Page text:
Frontiers

Brothers in Arms

Video: Emerson Brooking investigates the similarities between ancient and modern military tactics.
May 2011

For many, the day-to-day U.S. military operations in Iraq and Afghanistan are difficult to relate to. Emerson Brooking, who graduated this May with a double major in political science and classical studies, knew that to understand present conflict, one must only look to the past—in this case, all the way back to ancient Rome.

“My idea for a research project came to me as I was interning at a counterinsurgency think tank,” he says. “I'd previously planned on doing a thesis linking classical and contemporary strategies; I just had no idea where to go from there. I began to see that the metrics used to define modern insurgency—ideological cause, prominent leader, use of strategic violence to persuade the neutral population and the eventual emergence of a conventional counterstate—were similarly evident in ancient revolts.”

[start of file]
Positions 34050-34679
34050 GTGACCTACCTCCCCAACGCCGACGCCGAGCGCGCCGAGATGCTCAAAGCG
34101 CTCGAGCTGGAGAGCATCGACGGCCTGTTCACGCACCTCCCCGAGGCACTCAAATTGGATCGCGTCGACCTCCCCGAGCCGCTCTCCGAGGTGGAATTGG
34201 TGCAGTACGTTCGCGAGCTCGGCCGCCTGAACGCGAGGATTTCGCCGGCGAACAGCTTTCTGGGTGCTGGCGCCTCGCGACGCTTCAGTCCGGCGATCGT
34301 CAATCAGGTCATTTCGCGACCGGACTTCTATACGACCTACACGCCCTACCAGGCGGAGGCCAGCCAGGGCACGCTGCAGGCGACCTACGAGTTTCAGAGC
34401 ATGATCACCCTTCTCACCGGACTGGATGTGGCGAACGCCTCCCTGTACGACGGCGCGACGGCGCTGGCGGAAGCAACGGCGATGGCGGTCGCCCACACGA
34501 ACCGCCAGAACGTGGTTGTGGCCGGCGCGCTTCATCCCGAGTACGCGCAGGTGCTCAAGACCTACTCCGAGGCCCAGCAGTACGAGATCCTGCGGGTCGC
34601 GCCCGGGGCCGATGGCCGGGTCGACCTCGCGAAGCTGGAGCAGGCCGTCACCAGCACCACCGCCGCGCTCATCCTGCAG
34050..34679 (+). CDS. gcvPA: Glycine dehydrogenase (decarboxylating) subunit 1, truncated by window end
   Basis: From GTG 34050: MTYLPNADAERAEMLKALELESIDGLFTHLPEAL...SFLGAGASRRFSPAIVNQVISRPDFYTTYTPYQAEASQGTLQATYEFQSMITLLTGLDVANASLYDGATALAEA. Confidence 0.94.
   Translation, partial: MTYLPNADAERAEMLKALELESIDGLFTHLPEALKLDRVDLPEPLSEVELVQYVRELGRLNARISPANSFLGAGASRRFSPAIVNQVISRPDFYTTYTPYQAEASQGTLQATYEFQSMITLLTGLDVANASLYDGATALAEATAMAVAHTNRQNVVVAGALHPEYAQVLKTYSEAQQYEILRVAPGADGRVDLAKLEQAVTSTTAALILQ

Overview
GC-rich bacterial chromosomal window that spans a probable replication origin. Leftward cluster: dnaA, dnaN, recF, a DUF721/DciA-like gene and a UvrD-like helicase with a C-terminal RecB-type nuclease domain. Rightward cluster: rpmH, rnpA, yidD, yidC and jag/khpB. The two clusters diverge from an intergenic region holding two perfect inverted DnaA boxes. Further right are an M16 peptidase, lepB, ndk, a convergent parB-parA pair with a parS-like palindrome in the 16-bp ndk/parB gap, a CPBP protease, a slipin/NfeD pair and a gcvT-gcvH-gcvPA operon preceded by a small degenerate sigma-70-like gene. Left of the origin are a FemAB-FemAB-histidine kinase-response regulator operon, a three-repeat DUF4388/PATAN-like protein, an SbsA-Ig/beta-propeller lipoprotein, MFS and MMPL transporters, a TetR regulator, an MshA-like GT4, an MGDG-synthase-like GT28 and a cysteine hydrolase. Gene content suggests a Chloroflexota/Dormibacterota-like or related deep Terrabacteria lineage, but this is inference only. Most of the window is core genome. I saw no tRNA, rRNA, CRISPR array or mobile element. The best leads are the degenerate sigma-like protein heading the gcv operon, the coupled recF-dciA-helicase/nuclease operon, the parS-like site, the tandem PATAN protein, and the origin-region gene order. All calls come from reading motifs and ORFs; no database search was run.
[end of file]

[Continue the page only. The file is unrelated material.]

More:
Brooking began recasting Rome as a counterinsurgent power, assessing its imperial motivations, military capability and cultural influence through the lens of modern counterinsurgency theorists. Due to the fact that very few comparisons of this sort had been made before, he was operating in largely uncharted territory.

“I can remember many times where I felt discouraged and was ready to quit, only to be reinspired when I discovered new evidence of links. It wasn't easy work, but it was immensely rewarding.”

Brooking hopes to eventually publish his award-winning thesis, Roma Surrecta: Portrait of a Counterinsurgent Power, 216 BC - AD 72, in book form.